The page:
Spike Brewing Giveaway - New v3 Kettle

Home Brew Forums > Home Brewing Beer > General Beer Discussion > Grain Mill Survey
Reply
 
Thread Tools
Old 01-31-2013, 11:28 PM   #1
frowhite
Feedback Score: 0 reviews
Recipes 
 
Join Date: Jan 2013
Posts: 2
Default Grain Mill Survey

I am a mechanical engineering student and for a project my group wanted to design a better grain mill for home brewing. To start this project we are trying to get an idea of the new features that people would want.

What I am asking for is any feedback that you feel would be helpful.

According to forum rules its my understanding that I can't link an external forum, but if you would be willing to answer some questions in this thread I would greatly appreciate it.

Thank you for your help
(PS: If i am violating any forum rules please let me know and I will remove this post)


University of New Mexico Mechanical Engineering Design V Project
Grain Milling survey


1. How experienced are you in brewing
a. Novice
b. Intermediate
c. Advanced

2. Do you currently mill your own grain for brewing?
a. No
b. Sometimes
c. Often

3. How important is automation (non-hand crank) in grain milling?
a. Not important
b. Somewhat important
c. Important

4. Would you be interested in a combination grain mill and digital scale (even at a higher cost)?
a. No
b. Maybe
c. Yes

5. For an automated mill, how much time would you expect to process 10 lbs of grain?
a. Within 10 minutes
b. Within 1/2 hour
c. Greater than an Hour

6. For an automated mill, how important is an adjustable crush feature for different types of grain?
a. Not important
b. Somewhat important
c. Important

7. For an automated mill, how important is out of the box (no/very little assembly, modification or additional required parts) operation?
a. Not important
b. Somewhat important
c. Important

8. How important is achieving proper crush?
a. Not important
b. Somewhat important
c. Important

9. For an automated mill, how much would you be willing to spend?
a. $100-$300
b. $301-$500
c. $501-$700

10. What size hopper would satisfy your home brewing needs?
a. Less than or around 12 pounds
b. Between 12 and 15 pounds
c. Larger than 15 pounds

11. How important are interchangeable sized hoppers?
a. Not important
b. Somewhat important
c. Important

12. For an automated mill, how important is portability/ weight/ storage space?
a. Not important
b. Somewhat important
c. Important

13. Please add any comments to help us determine a better design for a home grain mill.


frowhite is offline
 
Reply With Quote
Old 01-31-2013, 11:45 PM   #2
Darkness
Feedback Score: 0 reviews
Recipes 
 
Join Date: Oct 2011
Location: Turners, MO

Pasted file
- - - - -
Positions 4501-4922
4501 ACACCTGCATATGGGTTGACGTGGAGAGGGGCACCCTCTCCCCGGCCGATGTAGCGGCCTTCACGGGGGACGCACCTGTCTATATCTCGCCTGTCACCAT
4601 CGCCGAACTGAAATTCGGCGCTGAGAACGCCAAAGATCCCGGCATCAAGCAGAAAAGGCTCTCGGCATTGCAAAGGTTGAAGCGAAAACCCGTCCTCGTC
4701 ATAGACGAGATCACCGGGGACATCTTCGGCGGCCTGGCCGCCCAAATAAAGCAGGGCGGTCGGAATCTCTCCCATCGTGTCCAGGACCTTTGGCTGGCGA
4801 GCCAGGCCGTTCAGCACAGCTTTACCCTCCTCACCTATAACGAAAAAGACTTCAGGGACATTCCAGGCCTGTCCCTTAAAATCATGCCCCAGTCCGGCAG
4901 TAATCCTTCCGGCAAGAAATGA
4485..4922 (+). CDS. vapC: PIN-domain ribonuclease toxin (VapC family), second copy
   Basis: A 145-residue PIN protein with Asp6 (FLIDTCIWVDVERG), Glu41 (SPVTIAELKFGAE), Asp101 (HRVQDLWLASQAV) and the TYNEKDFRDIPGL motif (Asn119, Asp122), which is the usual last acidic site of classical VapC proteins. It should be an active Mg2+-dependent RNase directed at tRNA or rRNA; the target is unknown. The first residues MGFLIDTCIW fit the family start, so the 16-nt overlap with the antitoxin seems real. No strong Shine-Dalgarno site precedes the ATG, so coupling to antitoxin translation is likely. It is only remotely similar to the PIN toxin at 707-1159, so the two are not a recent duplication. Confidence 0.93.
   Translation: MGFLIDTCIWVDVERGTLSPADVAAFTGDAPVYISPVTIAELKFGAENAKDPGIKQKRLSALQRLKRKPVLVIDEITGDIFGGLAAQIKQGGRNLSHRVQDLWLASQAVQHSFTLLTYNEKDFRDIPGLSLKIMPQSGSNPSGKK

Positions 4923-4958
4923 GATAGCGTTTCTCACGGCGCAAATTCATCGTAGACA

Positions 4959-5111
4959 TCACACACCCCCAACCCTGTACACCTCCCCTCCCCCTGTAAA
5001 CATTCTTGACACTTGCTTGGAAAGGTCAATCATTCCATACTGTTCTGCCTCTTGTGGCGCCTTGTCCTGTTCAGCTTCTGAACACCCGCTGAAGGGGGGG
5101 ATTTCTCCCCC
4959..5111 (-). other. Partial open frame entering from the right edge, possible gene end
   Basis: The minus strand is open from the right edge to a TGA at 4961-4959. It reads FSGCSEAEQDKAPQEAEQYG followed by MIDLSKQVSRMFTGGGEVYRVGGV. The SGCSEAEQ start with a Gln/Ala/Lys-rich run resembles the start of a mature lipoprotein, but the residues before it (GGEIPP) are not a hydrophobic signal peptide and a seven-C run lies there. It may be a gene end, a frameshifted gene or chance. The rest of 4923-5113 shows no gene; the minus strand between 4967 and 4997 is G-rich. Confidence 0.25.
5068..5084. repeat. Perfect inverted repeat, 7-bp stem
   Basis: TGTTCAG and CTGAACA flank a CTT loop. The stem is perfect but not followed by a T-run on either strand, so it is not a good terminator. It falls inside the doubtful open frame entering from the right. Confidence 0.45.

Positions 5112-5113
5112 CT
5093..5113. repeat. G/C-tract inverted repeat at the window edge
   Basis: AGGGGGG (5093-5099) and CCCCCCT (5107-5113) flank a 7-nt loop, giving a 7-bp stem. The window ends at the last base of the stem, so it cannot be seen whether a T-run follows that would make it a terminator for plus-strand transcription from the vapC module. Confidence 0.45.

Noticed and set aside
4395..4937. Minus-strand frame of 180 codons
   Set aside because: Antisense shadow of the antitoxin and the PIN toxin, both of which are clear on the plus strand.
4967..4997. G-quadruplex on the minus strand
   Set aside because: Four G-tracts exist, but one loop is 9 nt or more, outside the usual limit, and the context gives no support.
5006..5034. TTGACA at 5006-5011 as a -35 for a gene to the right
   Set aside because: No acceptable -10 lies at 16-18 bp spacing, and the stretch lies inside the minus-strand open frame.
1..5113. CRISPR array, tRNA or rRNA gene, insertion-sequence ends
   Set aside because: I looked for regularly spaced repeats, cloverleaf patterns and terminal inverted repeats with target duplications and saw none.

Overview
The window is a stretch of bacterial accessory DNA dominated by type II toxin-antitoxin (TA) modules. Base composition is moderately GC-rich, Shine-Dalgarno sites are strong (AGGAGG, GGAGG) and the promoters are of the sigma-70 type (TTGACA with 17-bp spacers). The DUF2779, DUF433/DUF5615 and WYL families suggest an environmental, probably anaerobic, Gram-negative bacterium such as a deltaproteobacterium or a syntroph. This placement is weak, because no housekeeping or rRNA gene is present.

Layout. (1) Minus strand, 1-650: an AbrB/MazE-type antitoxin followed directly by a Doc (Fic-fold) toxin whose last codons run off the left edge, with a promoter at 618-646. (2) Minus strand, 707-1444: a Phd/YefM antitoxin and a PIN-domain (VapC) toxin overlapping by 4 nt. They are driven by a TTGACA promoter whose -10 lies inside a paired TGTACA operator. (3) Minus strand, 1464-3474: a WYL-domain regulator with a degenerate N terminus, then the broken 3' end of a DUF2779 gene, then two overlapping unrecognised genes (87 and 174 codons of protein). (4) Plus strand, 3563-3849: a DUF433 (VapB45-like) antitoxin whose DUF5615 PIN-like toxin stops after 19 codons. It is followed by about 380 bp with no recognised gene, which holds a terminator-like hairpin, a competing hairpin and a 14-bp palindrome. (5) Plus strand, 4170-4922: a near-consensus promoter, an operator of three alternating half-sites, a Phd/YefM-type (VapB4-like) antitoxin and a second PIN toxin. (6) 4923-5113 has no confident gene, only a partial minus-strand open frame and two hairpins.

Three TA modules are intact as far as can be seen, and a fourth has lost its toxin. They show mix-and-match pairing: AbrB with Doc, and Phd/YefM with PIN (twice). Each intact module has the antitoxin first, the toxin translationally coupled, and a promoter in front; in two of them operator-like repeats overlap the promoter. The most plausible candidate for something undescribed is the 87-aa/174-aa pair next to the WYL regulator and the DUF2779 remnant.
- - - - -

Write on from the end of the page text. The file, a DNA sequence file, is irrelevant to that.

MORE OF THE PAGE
Posts: 488
Liked 46 Times on 37 Posts
Likes Given: 81

Default

1.C
2. Always
3.C (mine came with hand crank I hook a drill to it)
4.B
5. Less than 10 Min
6.B
7.A
8.B
9.B ( for that much should come with stand )
10. D ( mine holds 30#)
11.A
12.B
13.


__________________
Why can't every day be a Brew day?

You Stay Classy Brew Nation!!

"He who dies with the most beer didn't drink enough!!"
(that's from me)
Darkness is offline
 
Reply With Quote
Old 01-31-2013, 11:50 PM   #3
suorangeguy
HBT_SUPPORTER.png
Feedback Score: 3 reviews
 
suorangeguy's Avatar
Recipes 
 
Join Date: Oct 2010
Location: Montour Falls, New York
Posts: 254
Liked 19 Times on 17 Posts
Likes Given: 5

Default

1. How experienced are you in brewing
a. Novice
b. Intermediate
c. Advanced

2. Do you currently mill your own grain for brewing?
a. No
b. Sometimes
c. Often

3. How important is automation (non-hand crank) in grain milling?
a. Not important
b. Somewhat important
c. Important

4. Would you be interested in a combination grain mill and digital scale (even at a higher cost)?
a. No
b. Maybe
c. Yes

5. For an automated mill, how much time would you expect to process 10 lbs of grain?
a. Within 10 minutes
b. Within 1/2 hour
c. Greater than an Hour

6. For an automated mill, how important is an adjustable crush feature for different types of grain?
a. Not important
b. Somewhat important
[B]c. Important[B]

7. For an automated mill, how important is out of the box (no/very little assembly, modification or additional required parts) operation?
a. Not important
b. Somewhat important
c. Important

8. How important is achieving proper crush?
a. Not important
b. Somewhat important
c. Important

9. For an automated mill, how much would you be willing to spend?
a. $100-$300
b. $301-$500
c. $501-$700

10. What size hopper would satisfy your home brewing needs?
a. Less than or around 12 pounds
b. Between 12 and 15 pounds